Monday, 18 May 2015
When it comes to AR - does size matter?
Guest post: Eria Odhuba analyst relations lead for The CommsCrowd .asks, when it comes to conducting an industry analyst relations programme, does company size matter?
I’ve had the privilege of working with every type of technology company - from mighty household names, to hungry start-ups. While many may differ, the goal is still the same for their AR programmes – they want to make sure they are on the radars of relevant analysts that cover their technologies and, hopefully, fall into conversations analysts have with their clients.
In a previous post, I covered building meaningful relationships with analysts even if you don’t pay them. The key perception that vendors need to overcome is that they must have large budgets to be on the analyst radar. Well – that is just not true. Here is why:
For super large vendors – AR programmes are normally multi-faceted (especially if there are different business groups that need to build a story that shows they are fully integrated with each other, and where the vendor needs to show growth in multiple markets). More often than not, there are opportunities for numerous engagements with analysts as there is a lot to update them on. Occasionally, analysts are writing reports looking at key vendors and they need to keep in touch to make sure they represent the vendor properly. Basically, there are more opportunities to build comprehensive AR programmes that have an impact on the bottom line.
At the other end of the scale are the start-ups.... yikes, where do you start? Actually, you start by first finding out what you’re passionate about and what problems you are looking to solve. You may not have the budgets larger vendors have, but you’re doing something interesting (hopefully) and touching people they probably don’t want to or can’t, and making your clients’ lives better. Crucially, you can be mavericks as you don’t have to defend vested interests or fight internal political battles that sometimes happen at larger vendors.
Whether you have large or small resources certain basic principles apply for an AR programme to succeed. These include:
· Doing some homework on your messaging to make sure you are absolutely clear on what problems you are actually solving and what solutions you have to help clients. You really need to make sure there actually is a problem you are solving;
· Identifying who actually needs your solutions and ideally, or if you’re lucky, finding out more about their decision-making process to see how they use analyst research to select technology solutions;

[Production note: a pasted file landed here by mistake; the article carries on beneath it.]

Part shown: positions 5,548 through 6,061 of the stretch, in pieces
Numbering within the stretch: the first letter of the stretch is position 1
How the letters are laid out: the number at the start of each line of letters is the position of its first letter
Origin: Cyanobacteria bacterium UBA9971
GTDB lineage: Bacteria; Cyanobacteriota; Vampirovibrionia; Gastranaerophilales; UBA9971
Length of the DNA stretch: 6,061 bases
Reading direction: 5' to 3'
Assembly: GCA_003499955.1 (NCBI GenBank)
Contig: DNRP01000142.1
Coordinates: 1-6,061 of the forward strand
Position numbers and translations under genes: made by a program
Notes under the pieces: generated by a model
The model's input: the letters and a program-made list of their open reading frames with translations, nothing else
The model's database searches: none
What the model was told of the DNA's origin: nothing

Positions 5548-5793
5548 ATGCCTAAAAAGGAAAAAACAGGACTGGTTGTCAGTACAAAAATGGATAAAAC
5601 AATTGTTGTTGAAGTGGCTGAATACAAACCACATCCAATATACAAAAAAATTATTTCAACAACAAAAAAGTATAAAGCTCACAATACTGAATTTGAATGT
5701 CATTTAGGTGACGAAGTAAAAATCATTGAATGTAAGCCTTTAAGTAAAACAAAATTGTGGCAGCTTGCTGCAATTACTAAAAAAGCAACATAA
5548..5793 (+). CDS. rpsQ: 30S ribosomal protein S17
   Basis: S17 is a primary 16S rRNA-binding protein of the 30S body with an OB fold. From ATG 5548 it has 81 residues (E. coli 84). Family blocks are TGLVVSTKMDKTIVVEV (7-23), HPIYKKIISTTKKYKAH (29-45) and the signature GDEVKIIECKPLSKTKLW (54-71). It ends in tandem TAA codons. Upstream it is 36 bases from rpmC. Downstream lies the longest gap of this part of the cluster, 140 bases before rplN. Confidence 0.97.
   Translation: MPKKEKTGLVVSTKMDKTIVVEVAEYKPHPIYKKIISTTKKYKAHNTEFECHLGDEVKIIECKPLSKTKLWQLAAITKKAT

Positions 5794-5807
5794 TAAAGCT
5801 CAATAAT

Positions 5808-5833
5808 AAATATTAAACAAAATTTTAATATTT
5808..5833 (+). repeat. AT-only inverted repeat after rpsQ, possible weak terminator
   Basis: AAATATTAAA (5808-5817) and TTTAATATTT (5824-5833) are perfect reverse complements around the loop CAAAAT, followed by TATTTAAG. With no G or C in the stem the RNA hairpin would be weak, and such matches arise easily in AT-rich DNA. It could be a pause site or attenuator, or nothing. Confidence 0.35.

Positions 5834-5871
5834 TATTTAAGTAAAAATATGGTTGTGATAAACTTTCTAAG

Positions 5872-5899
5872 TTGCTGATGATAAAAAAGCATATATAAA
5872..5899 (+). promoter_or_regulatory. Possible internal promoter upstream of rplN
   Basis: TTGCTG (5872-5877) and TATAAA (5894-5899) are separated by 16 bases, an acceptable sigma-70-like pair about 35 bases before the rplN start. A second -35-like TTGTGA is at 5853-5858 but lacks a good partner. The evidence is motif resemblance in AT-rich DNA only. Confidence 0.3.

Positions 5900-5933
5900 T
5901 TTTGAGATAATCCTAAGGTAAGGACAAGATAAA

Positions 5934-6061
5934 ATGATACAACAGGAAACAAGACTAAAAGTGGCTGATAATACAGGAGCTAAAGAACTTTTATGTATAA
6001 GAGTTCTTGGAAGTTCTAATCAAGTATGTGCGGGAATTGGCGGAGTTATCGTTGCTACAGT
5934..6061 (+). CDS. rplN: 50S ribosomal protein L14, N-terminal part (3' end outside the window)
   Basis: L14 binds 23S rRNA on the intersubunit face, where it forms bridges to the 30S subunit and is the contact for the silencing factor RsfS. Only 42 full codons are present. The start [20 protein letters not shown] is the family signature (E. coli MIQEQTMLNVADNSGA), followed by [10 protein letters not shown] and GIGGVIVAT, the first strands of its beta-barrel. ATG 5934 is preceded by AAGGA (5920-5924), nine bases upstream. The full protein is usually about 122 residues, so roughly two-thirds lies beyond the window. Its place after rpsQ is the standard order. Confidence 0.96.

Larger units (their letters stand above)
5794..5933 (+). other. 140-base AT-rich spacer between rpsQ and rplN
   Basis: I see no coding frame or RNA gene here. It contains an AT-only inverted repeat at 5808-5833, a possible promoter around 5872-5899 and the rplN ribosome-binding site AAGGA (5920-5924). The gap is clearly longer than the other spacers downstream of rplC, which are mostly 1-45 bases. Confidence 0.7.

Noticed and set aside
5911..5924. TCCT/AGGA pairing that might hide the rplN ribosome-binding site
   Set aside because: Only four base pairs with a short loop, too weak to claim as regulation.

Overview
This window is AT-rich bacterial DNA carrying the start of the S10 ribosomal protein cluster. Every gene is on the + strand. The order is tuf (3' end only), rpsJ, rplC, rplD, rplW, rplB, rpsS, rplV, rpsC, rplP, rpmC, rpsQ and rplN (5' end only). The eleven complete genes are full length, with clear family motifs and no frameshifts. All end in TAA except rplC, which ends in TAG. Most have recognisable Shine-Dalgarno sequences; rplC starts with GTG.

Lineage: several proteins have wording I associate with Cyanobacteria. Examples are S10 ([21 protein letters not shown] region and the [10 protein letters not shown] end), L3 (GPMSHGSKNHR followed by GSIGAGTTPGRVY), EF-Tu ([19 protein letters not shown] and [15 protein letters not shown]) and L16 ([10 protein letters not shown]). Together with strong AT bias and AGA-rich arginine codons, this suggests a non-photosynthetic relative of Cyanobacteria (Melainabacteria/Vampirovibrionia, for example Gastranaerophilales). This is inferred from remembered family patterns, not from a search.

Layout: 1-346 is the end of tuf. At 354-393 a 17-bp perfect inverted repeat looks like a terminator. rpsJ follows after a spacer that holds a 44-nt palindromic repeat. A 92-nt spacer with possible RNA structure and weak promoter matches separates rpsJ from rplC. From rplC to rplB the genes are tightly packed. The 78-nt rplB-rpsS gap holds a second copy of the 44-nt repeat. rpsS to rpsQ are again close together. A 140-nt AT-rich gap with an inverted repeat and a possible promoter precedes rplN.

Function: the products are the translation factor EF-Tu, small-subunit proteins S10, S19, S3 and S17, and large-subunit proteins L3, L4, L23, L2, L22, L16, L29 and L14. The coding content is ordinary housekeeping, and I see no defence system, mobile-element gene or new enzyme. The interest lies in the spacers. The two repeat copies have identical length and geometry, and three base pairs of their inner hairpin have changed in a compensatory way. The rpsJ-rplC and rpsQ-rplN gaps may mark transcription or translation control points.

· Finding out which analysts are covering the technology solutions you provide, and tracking their research plans and speaking engagements;
· Using multiple communication channels, including social media, to amplify your message and get people to follow what you say as you drive or contribute to relevant discussions. If you’re a start-up - be provocative. You have no time for timidity;
· Taking the plunge and speaking to the analysts you’ve identified;
· If you’re lucky enough to have analysts interested in speaking to you, take on board their feedback and make sure they see you addressing any concerns they have raised.
So, those are the basics. You really can’t do much more if you’re a smaller vendor simply looking to start engaging with analysts. That is a good start! You just need to be realistic about the frequency of interactions you have and depth of programmes possible. If you are a start up with 15-50 employees, you will not have the frequency and depth of engagements a mega vendor has, but you can still make waves. And analysts will speak to you if you’re willing to accept that they will not promise quarterly updates or publish a report four weeks after meeting you.
As you get bigger and perhaps have larger budgets, your challenges as an organisation will change. There are more opportunities for competitors to hit back at you and you have to show you can continue to grow and defend yourself from all the FUD competitors will throw at your clients or prospects.
Now you can start thinking about more commercial relationships with the analysts – white papers, subscriptions, speaking gigs or event support. And be sure any feedback is integrated into your internal market intelligence, and that sales / marketing teams benefit from the enhanced relationships.
If you’re careful, you will have made sure you’ve used the interactions with analysts to identify who actually impacts your target market and can actually help you (without compromising their independence). While respecting the analysts and how they work, you can make better decisions about which paid engagements to plan for and how these help your wider marketing and sales teams to do their jobs more effectively.